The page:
I recently had the chance to sit down, sort of, with Bryan Martin, Chairman of 8x8, Incorporated, the company behind the Packet 8 VoIP services. In the case of Packet 8, the "V" stands for both Voice and Video. Instead of meeting in the same location, we used Packet 8 DV326 video phones. In my month-long review of the Packet 8 video telephony solution, I found the quality of the service offering to be as good, if not better than my previous review of Packet 8's voice-only offering.
Our conversation was recorded on a PC and recompressed using 256k Windows Media profile. Despite this double encoding process, the video is quite good. It is important to remember that the broadband connection I used typically provides upstream/downstream bandwidths of less than 300 kb/s, so there weren't a lot of bits to compress my ugly mug.
Also during the course of our conversation, just after I asked Martin about whether the Packet 8 video phones might someday interoperate with PCs, my PC recording program crashed; pretty ironic. One might also note my rather disheveled appearance. I purposely dressed in such informal attire and made sure my hair was unkempt to show the challenges of introducing video into the remote worker environment....normally, I do try to make a better appearance when I have guests.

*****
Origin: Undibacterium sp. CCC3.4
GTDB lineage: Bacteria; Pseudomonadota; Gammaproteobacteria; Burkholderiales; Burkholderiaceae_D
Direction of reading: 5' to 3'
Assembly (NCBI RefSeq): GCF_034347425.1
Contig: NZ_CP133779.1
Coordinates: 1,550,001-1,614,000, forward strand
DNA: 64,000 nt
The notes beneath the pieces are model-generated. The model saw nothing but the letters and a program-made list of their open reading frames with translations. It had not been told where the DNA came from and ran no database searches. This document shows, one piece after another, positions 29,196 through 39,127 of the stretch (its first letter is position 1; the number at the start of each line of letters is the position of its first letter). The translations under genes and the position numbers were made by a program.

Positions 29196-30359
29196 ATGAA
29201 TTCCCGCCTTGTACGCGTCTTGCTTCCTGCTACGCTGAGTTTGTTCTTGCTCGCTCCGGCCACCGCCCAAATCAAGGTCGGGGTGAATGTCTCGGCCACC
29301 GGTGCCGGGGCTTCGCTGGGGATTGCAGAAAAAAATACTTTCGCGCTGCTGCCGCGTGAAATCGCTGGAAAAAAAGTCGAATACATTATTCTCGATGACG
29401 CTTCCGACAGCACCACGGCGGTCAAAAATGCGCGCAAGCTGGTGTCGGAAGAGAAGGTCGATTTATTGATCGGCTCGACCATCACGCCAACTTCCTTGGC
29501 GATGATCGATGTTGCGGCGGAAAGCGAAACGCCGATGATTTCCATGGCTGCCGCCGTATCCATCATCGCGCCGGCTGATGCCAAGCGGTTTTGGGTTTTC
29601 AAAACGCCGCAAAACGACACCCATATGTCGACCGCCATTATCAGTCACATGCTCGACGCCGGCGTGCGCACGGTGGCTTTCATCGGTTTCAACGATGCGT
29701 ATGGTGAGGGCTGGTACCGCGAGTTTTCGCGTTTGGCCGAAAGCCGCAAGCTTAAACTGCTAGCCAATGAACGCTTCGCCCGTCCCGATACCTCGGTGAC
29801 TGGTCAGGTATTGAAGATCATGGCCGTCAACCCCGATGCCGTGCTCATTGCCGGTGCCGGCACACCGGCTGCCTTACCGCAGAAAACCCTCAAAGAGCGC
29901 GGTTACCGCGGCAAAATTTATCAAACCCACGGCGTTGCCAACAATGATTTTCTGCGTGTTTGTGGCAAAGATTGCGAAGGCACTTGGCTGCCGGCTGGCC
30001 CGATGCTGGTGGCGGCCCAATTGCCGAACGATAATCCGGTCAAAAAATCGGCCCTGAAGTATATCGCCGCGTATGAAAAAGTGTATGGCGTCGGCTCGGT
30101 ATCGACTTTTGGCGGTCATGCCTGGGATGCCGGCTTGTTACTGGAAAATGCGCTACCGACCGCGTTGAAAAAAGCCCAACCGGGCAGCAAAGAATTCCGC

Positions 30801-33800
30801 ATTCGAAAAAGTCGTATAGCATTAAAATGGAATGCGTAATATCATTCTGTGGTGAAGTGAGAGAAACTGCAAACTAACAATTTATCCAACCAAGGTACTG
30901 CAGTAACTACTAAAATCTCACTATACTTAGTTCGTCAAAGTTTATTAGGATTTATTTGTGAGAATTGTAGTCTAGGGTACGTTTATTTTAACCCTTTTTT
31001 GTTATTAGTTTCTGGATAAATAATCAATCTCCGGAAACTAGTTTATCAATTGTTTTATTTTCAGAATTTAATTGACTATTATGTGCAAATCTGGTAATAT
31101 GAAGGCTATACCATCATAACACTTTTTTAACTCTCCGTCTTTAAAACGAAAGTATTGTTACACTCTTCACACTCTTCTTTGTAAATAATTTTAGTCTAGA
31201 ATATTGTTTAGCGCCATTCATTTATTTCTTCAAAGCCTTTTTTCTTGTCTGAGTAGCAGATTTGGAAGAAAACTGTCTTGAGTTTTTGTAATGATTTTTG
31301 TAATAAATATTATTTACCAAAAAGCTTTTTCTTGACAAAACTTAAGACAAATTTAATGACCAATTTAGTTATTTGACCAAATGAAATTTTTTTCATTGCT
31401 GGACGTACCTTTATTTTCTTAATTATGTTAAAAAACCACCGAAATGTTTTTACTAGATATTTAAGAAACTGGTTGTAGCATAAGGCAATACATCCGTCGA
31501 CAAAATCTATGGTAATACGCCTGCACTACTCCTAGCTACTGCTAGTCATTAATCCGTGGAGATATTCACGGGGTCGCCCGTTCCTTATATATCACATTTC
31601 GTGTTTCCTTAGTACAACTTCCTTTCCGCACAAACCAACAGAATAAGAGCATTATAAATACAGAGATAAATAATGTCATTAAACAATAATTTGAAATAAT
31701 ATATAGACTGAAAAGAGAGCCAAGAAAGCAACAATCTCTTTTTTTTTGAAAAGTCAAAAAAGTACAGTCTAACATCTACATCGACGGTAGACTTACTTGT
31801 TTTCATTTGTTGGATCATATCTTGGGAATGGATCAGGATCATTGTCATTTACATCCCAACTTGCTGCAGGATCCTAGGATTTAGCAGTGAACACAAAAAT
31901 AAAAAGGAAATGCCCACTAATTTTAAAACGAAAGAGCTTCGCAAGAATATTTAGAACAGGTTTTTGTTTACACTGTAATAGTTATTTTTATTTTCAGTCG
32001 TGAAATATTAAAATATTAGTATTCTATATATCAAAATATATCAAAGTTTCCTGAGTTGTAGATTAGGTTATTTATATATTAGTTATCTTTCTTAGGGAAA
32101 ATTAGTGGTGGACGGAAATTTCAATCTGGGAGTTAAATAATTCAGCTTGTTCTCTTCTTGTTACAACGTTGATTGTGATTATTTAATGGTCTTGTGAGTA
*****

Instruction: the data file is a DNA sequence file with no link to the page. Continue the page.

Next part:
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The Video Phone Is Here!
December 15, 2004 Issue
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